Due to its central position in the Triangle of islands in the central group of the archipelago, the city and municipality of Horta has been the focus of economic activity on Faial. It was the staging and export centre for many of the economic cycles of the region; the export of woad, oranges, whale oil and Pico Verdelho wines were the products that historically built the economy of the island. Many of the landed gentry concentrated their shops, production facilities and homes in the city, while agricultural goods were shipped to the city before being sent on to Europe or North America. For a long time, the island of Pico was an exclave of Horta (with summer homes, parcels and herds owned by residents of Faial) until its emancipation on 8 March 1723.
After the failure of the economic cycles, through boom-and-bust economies (brought on by weather, disease or market deviation) the city of Horta became a staging point for the transatlantic shipment, firstly for the whaling fleets, but then later by the submarine cable companies that laid the communication lines from Europe to North America. These spurts of growth concentrated the population, political and economic classes within Horta and economic activities on Faial.
Horta today is polarized between the same dichotomy that existed between the hinter- and heartlands, with most primary economic activities (agricultural mostly) dispersed into the parishes, while the secondary and tertiary activities are concentrated in the three main parishes (Angústias, Conceição and Matriz). In addition, the prosperity of the early 20th century, concentrated on the transatlantic traffic, has developed into a tourist-oriented economy concentrated on the architecture, geographic, leisure and socio-cultural aspects of the island. This includes sightseeing tours and whale-watching expeditions that depart from the city, the arrival of semi-weekly cruise ships during the summer and cultural festivals that unite the local parishes and visitors throughout the year.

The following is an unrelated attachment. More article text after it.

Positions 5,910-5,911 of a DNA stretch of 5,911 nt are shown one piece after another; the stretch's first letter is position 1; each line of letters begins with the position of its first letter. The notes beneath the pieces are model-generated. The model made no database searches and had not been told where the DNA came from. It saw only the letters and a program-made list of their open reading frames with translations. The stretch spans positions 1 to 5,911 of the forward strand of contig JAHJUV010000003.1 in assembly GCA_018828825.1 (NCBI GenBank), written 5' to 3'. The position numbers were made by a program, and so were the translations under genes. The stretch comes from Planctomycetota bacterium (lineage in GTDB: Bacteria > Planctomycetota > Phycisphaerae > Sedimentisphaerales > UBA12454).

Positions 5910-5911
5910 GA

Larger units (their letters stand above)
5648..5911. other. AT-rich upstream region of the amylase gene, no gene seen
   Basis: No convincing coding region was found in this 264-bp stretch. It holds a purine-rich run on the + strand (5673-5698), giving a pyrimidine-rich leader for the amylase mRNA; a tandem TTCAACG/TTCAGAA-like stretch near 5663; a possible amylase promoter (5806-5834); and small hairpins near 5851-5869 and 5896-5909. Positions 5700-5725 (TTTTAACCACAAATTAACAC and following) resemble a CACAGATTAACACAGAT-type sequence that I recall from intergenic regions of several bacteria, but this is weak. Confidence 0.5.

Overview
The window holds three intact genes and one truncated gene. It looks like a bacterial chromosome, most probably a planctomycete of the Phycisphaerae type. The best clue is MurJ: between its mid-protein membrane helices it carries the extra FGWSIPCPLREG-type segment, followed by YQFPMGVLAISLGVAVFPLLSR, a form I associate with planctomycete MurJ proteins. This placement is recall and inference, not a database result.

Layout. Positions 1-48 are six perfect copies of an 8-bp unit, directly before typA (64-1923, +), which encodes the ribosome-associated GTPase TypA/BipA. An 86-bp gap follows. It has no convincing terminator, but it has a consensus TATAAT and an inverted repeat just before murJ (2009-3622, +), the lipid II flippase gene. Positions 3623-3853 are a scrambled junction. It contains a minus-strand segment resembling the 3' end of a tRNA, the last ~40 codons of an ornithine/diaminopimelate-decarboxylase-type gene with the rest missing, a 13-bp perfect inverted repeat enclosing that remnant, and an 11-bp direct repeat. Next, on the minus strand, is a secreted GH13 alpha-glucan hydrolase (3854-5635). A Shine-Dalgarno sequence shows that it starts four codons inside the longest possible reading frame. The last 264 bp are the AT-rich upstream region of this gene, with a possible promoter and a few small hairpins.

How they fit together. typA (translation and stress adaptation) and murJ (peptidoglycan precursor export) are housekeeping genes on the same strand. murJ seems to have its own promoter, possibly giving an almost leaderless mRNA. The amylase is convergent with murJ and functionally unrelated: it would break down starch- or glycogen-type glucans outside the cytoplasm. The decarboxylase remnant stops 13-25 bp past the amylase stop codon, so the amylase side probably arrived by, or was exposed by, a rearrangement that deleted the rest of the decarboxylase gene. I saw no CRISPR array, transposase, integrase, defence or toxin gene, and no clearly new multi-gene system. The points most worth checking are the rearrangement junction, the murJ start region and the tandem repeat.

Read more about this topic: Horta (Azores)
Other articles related to "economy":
... Scotland has a western style open mixed economy that is closely linked with the rest of Europe and the wider world ... Traditionally, the Scottish economy has been dominated by heavy industry underpinned by the shipbuilding in Glasgow, coal mining and steel industries. 1970s and 1980s saw a shift from a manufacturing focus towards a more service-oriented economy ...
... During its history Quincy has been known as a manufacturing and heavy industry center, with granite quarrying dominating employment in the 19th century and shipbuilding at Fore River Shipyard and Squantum Victory Yard rising to prominence in the 20th century ... The recent decades have seen a shift in focus to several large employers in the financial services, insurance and health care sectors of the economy ...
... Copper mining is an important part of the economy of Katanga province ... Cobalt mining by individual contractors is also prevalent ...
... The war furthered the decline of the Iranian economy that had begun with the revolution in 1978–79 ...
... in General Theory of Employment Interest and Money that lower aggregate expenditures in the economy contributed to a massive decline in income and to ... In such a situation, the economy reached equilibrium at low levels of economic activity and high unemployment ... keep people fully employed, governments have to run deficits when the economy is slowing, as the private sector would not invest enough to keep production at the normal ...
Famous quotes containing the word economy:
“It enhances our sense of the grand security and serenity of nature to observe the still undisturbed economy and content of the fishes of this century, their happiness a regular fruit of the summer.”
—Henry David Thoreau (18171862)
“Cities need old buildings so badly it is probably impossible for vigorous streets and districts to grow without them.... for really new ideas of any kindno matter how ultimately profitable or otherwise successful some of them might prove to bethere is no leeway for such chancy trial, error and experimentation in the high-overhead economy of new construction. Old ideas can sometimes use new buildings. New ideas must use old buildings.”
—Jane Jacobs (b. 1916)
“War. Fighting. Men ... every man in the whole realm is in the army.... Every man in uniform ... An economy entirely geared to war ... but there is not much war ... hardly any fighting ... yet every man a soldier from birth till death ... Men ... all men for fighting ... but no war, no wars to fight ... what is it, what does it mean?”
—Doris Lessing (b. 1919)